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by Christy Bieber | Updated July 19, 2021 - First published on March 4, 2019
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Waiting for your mortgage to close? Here are five things to avoid in the interim until the house is yours.Image source: Getty Images.
So, you've found a house you love, been approved for a mortgage, and are just waiting to close on your loan.
It can sometimes take a few days or even a few weeks to get from this point to your closing date when the transfer of the property takes place. And, in this intervening time, you may be tempted to start shopping for your home or otherwise begin getting ready for big changes to your life.
The only problem is, certain actions you take could potentially jeopardize your ability to close on your mortgage loan. That's because the lender approved you based on your current financial situation and making changes to that situation could cause big problems.
You don't want to do anything to delay your closing, or to turn your mortgage approval into a mortgage denial, so you'll want to avoid taking any actions that could affect your home loan. In particular, you should be sure to avoid these five big mistakes.
When you move into a new house, you probably have a lot of new things to buy to make your new home comfortable. It may be tempting to finance your new furniture, open a line of credit at an appliance store for a new washer and dryer you'll need, or even just apply for a new credit card so you can max out the points you'll get on all your upcoming purchases.
Unfortunately, taking out any kind of new loan -- even for something as small as a furniture purchase -- could affect your credit score as well as your debt-to-income ratio. If your credit score drops or if your monthly debt payments increase, this is going to send up red flags with your mortgage lender.
If you no longer appear to be as qualified of a borrower, or if your debt-to-income ratio doesn't fit in with the lender's guidelines anymore now that you've got an additional debt, you may no longer be able to obtain your mortgage at the agreed upon terms. Closing is likely to be delayed, and your loan terms might be worse when everything is straightened out.
Many mortgage lenders want proof of assets you own. They want to see you have the down payment on the house, money for closing costs, and sometimes additional cash reserves in the bank. And, they don't want to see a lot of fluctuation in your bank account balances.
If you move a big chunk of change from one account to another -- say because you withdraw money from an investment account to cover some of your upcoming moving expenses -- this could cause problems.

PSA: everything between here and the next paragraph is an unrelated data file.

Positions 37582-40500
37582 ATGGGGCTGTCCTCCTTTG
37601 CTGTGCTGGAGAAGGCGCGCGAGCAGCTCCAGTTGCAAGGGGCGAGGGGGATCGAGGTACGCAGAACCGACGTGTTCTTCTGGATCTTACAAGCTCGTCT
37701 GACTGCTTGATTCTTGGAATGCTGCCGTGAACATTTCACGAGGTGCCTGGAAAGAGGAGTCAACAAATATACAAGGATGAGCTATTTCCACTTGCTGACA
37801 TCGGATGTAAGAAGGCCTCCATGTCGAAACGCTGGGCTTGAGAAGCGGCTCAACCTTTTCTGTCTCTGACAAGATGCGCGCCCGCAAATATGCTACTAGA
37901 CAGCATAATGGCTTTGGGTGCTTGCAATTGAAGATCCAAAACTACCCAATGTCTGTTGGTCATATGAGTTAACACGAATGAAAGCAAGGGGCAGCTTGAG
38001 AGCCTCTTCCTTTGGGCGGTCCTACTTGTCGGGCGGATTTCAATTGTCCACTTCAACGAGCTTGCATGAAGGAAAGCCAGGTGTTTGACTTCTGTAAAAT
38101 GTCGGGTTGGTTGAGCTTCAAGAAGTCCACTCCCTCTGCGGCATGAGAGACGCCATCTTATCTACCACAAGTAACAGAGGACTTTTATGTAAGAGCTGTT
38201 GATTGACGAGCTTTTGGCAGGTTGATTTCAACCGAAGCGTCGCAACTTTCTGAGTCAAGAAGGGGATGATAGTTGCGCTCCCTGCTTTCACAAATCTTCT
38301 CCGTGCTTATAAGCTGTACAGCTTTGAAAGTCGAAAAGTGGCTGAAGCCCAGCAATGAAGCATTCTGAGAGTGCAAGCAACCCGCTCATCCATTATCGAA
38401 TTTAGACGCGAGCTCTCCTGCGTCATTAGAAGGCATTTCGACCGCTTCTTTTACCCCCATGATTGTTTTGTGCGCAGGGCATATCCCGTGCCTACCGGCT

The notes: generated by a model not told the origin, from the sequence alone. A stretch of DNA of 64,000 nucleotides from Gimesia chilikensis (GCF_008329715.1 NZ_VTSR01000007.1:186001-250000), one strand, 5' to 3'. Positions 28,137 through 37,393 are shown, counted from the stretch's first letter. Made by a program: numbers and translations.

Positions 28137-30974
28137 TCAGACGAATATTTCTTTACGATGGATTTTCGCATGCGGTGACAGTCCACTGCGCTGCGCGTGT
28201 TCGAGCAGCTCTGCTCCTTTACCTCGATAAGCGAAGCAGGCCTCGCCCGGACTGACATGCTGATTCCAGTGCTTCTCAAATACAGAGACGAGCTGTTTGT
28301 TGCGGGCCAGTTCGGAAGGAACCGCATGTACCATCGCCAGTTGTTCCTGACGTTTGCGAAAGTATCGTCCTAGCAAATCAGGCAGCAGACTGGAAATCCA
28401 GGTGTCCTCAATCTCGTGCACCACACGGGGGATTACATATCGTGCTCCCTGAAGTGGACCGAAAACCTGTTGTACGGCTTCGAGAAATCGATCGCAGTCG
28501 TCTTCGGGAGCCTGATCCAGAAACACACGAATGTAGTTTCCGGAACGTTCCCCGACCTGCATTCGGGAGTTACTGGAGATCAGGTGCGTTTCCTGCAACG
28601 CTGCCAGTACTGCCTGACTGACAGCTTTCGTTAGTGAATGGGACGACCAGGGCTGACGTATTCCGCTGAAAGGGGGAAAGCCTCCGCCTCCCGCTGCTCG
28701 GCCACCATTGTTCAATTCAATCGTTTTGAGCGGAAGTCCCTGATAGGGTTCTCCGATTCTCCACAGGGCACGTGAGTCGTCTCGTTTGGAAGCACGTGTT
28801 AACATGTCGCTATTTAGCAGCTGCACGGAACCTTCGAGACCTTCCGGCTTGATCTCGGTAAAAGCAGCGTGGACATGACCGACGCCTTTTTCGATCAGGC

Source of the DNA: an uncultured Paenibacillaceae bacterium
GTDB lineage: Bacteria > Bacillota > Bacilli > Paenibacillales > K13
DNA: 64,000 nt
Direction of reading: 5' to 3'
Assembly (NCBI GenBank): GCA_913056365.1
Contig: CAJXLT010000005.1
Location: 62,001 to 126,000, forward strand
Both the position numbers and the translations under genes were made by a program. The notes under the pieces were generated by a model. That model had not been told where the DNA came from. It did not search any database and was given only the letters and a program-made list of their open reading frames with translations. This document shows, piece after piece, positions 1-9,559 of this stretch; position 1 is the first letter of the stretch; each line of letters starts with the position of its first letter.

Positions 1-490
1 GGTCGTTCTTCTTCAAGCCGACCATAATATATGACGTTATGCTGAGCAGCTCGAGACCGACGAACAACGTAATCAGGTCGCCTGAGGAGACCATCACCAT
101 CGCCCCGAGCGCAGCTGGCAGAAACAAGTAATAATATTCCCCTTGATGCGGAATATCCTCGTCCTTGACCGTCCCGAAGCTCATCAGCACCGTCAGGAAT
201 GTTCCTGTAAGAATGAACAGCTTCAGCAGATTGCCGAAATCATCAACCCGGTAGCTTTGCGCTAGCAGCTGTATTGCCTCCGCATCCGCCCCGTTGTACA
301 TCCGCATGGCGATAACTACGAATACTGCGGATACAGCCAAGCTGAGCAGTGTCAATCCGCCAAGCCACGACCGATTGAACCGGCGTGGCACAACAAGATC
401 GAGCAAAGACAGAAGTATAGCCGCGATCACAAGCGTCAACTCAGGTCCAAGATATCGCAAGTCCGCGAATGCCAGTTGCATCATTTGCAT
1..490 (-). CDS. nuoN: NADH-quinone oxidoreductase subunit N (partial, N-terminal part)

I have personal experience with this one. When my husband and I bought our first house, he moved money from a business account to a personal bank account to help pay the down payment. This made the bank nervous about whether his business could still function without the funds in the business account, and we had to get a letter from his accountant.
You don't want to rock the boat once you've been approved for your mortgage, so try to leave funds where they are until after closing.
If you have old credit cards you don't use anymore, you may be tempted to close them before your move as part of the process of getting all your financial affairs in order before officially becoming a homeowner.
Unfortunately, if you do this, you could end up hurting your credit score and even jeopardizing your mortgage.
Closing old cards changes your debt utilization ratio, which is calculated by dividing the amount you've borrowed from the credit available to you. A higher debt utilization ratio results in a reduced credit score.
You don't want your credit score to go down before closing on your mortgage loan, so keep the old accounts open until after you've moved in. In fact, you probably don't want your score to decline then either, so you may wish to just keep those old accounts around indefinitely unless they're costing you money or there's some other specific reason to close them.
As mentioned above, taking out new loans before closing on a mortgage is a bad idea. But, you also don't want to charge up your existing credit cards with all your new-home costs either. Maxing out your credit cards hurts your credit utilization rate and score -- just as closing old accounts does. And, it hurts your debt-to-income ratio, just as taking on a brand new credit card would.
While you may want to have everything set before moving into your new home, restrain your shopping impulse until you've actually got the keys in your hand. Then, you can hit the stores and get what you need to settle in. Of course, even then it's smart to stay on a budget because the last thing any brand new homeowner needs is a mountain of bills to pay.
Finally, it's imperative you avoid changing your employment situation before closing on your home. Lenders based approval of your loan on your current income and lenders want to see steady employment so they'll feel comfortable you'll be able to pay back your loan.
When the mortgage lender calls your company to verify employment, if the company tells the lender you're no longer working there, that's going to cause major problems and will either delay your closing or prevent you from ever closing at all.
Delaying your closing could cause you to wait longer to move into your home, could mean incurring extra costs, or could even mean that your deal falls apart completely. It's not worth doing anything to jeopardize your ability to close on time, so steer clear of these five actions -- and of making any other big changes to your finances -- until you've closed on your loan and have got your keys in your hands.
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